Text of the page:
John Hasler
Posts: 903
Joined: Tue Dec 06, 2016 4:05 pm
Location: Elmwood, Wisconsin

Re: Do you guys do wooden parts on your mill/drill or metal lathe?

Post by John Hasler » Sun Mar 11, 2018 9:03 am

Dick_Morris wrote:
Sun Mar 11, 2018 4:32 am
I use my mill and lathe for the occasional wood project, mostly patterns. Be aware that sawdust from some kinds of wood promotes rust (I believe the tannic acid in oak is one example). Stay away from treated lumber, it is brutal at causing rust.
I was about to say that modern EPA-approved treatments should be less corrosive than CCA (which contains metal salts) but a bit of research proves me wrong. Some of the preparations now in use are so corrosive that ceramic-coated nails are recommended because they attack even stainless.

In any case since sawdust is at least 5% water I try to get every bit off my machines. I haven't machined wood vary often: if I ever find myself doing it a lot I'll rig the vacuum to collect the dust as it is produced.

User avatar
gwrdriver
Posts: 3007
Joined: Mon Jan 06, 2003 10:31 am
Location: Nashville Tennessee

Re: Do you guys do wooden parts on your mill/drill or metal lathe?

Post by gwrdriver » Sun Mar 11, 2018 10:41 am

When I work wood on my machine tools, as I occasionally have to, I try to contain dust by covering adjacent tools and I set up a shop-vac nozzle at the point of the cut.
The species of wood makes a great deal of difference. The more acidic the wood the more thorough cleaning is needed to prevent chemical staining and etching if left too long. Oak of any kind is the worst.
GWRdriver
Nashville TN

Steve Alley
Posts: 185
Joined: Thu Dec 20, 2012 12:30 am

Re: Do you guys do wooden parts on your mill/drill or metal lathe?

Post by Steve Alley » Sun Mar 11, 2018 2:13 pm

I was told from a very good old machinist that some wood mix with oil becomes acidic, but I think this takes time. Our mills have so may hidden areas not easy to clean. Under the table is where I am talking. The old machines and Bridgeport's castings had chrome ways. Chrome ways around the coast line with salt air would rust and pit. The pits get scrape as the table when using it and tear chrome. Then this would make long deep scratches, wiping out the ways after a while. The new machinery today use a different cast iron mix. They are cast, weight for check porosity then rough machine. Then inducted harden, also this ages the casting and re leaves the metal or casting. Also draw to a hardness.Some 50 Rockwell Once this is done there ground to finish size and smoothness for ways. But what this way rubs against its matted casting it sits on is softer. Now wood dust is not a problem on this hard surface but the surface it is mounted to. We had a customer that did not what to spend the money for a Jet Mill and bought a Enco. It was deliver to him and he had to drive the fork lift to unload it from work home. 5 miles away. He receive the new mill unloaded it set it up and wire it in. He mounted the mill vise and tighten down the bolt and found the T slot was lifting up. The table was that soft. Call,and reorder another, but had to go thought the fork lift trip again.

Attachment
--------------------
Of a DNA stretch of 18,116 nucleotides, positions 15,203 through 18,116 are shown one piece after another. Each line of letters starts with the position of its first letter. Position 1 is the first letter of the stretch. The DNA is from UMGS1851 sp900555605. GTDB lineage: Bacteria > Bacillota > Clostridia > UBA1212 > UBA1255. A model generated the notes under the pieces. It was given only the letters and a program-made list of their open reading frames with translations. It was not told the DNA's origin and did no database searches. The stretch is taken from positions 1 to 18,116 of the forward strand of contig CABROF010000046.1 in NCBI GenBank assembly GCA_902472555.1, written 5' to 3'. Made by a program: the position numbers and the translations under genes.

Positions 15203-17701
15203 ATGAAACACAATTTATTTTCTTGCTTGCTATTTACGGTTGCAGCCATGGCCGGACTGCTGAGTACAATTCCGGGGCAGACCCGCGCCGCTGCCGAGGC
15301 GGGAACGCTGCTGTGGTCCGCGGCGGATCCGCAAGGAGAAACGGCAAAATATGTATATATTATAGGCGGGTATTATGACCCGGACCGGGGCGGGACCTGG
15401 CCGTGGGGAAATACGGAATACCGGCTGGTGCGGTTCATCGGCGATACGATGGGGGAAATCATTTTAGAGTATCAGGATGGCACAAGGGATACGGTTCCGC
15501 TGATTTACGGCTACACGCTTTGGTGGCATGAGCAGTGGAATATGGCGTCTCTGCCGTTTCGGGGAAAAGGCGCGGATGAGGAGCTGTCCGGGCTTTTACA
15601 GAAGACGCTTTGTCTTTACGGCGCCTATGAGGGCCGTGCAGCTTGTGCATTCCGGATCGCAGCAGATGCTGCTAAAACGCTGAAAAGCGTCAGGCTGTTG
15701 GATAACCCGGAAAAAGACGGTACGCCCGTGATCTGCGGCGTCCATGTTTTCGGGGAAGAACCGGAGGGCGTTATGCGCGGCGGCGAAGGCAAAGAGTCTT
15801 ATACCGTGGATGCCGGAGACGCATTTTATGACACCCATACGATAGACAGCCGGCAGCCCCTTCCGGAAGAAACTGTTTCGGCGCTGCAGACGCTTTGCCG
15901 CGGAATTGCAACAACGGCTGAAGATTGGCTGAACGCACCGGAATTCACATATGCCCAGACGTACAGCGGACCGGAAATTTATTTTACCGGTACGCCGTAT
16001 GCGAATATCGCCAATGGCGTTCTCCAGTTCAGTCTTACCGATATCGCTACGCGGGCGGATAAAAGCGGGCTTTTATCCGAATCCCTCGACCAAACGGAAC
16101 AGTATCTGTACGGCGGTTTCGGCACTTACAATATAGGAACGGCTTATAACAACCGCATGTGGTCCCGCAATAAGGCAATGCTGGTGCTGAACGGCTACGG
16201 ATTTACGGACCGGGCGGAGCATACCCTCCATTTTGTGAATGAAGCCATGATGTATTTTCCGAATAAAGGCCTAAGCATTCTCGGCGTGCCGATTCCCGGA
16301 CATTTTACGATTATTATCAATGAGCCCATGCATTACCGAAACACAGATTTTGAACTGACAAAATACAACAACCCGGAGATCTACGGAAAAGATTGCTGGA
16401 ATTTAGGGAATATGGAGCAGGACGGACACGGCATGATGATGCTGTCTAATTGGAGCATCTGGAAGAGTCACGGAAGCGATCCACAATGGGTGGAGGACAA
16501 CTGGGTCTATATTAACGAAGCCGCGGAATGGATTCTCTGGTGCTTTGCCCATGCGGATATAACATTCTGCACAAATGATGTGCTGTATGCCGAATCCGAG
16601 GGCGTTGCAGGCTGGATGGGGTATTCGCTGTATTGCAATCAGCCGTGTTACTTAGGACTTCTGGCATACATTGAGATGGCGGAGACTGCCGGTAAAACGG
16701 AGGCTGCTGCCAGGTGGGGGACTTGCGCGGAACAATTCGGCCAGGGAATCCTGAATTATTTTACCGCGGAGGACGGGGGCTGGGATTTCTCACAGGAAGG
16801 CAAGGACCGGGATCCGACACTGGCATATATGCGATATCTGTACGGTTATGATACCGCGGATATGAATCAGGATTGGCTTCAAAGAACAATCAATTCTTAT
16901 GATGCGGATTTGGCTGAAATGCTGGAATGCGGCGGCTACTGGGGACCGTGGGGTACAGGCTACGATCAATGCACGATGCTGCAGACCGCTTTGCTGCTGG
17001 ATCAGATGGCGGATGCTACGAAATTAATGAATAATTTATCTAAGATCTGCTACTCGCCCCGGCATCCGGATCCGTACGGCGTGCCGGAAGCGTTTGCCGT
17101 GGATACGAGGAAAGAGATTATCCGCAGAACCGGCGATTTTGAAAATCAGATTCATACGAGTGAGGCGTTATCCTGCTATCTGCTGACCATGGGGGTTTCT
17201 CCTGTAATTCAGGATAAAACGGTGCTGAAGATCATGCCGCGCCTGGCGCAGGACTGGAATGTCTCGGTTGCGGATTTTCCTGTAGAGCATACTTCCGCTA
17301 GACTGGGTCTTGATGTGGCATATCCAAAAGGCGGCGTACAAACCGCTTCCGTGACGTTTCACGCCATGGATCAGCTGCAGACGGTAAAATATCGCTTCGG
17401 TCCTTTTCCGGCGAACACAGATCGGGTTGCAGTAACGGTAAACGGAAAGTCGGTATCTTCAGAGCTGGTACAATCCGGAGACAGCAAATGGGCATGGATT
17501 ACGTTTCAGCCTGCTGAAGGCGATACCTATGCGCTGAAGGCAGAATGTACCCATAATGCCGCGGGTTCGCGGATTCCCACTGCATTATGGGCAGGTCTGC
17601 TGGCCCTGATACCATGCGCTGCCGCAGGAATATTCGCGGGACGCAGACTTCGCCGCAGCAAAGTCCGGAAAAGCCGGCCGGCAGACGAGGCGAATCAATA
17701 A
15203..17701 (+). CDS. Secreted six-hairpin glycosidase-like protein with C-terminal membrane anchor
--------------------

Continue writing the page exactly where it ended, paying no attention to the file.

What I am getting at is cast iron is just metal, and as you know cast iron rust fast. If wood is acidic over time and you don't clean those hard to get to places, Your taking a chance. Why is wood working different, No oil use. Only wax and special wax.
I am not sure if this in correct and I have mill wood and turn on my lathe. But you should know and look for problems. As in deep hard to get to spots.
Steve

User avatar
Greg_Lewis
Posts: 1552
Joined: Wed Jan 15, 2003 2:44 pm
Location: Fresno, CA

Re: Do you guys do wooden parts on your mill/drill or metal lathe?

Post by Greg_Lewis » Sun Mar 11, 2018 5:19 pm

One of the issues with the woodworking machinery available for the home shop is that it’s just not set up for the level of accuracy many of us desire. And that’s fair enough considering that you can buy a table saw for as little as about $150, and a respectable one for $1000. And the vast majority of woodworking projects don’t require the precision that we machinists are used to.

But just as we tune our metal working machines, good results from woodworking machinery requires the same level of attention. You just can’t waltz over to a router on a router table and zoom a piece of wood through it. Same with taking a cut in your Bridgeport. Both have to be thought out and the proper workholding jigs and fixtures provided. And the learning curve is there too. I’ve butchered as much wood as I have metal, and bled on both types of machines.

My woodshop includes a 60-year-old Craftsman table saw I inherited from my dad. At first I thought I was doing quite well if I could cut to within 1/32 on that thing, but after pulling it apart and zeroing out its adjustments and making up a couple of sleds and other fixtures, I can cut mortise and tenon joints for a perfect fit.

Same with the router. Yes, when handled loose and without practice and forethought it can be a dangerous tool. But used properly, it does the job.

So, in my case, I’ve got woodworking machines which I’ve fine-tuned to do what I want them to do. And as Steve wrote above, areas that need lubrication are not lubed with oil but with compounds intended for such use. While some of you may have solutions to the sawdust problem, I don’t want to take the risk of getting sawdust down into the oily leadscrews and ways of my metalworking machinery. Of course, some folks don’t have the space or budget for woodworking gear so there isn’t much choice in the matter. Just beware of the risk and take care to mitigate that.
Greg Lewis, Prop.
Eyeball Engineering — Home of non-interchangeable parts.
Our motto: "That looks about right."
Celebrating 30 years of turning perfectly good metal into bits of useless scrap.

Post Reply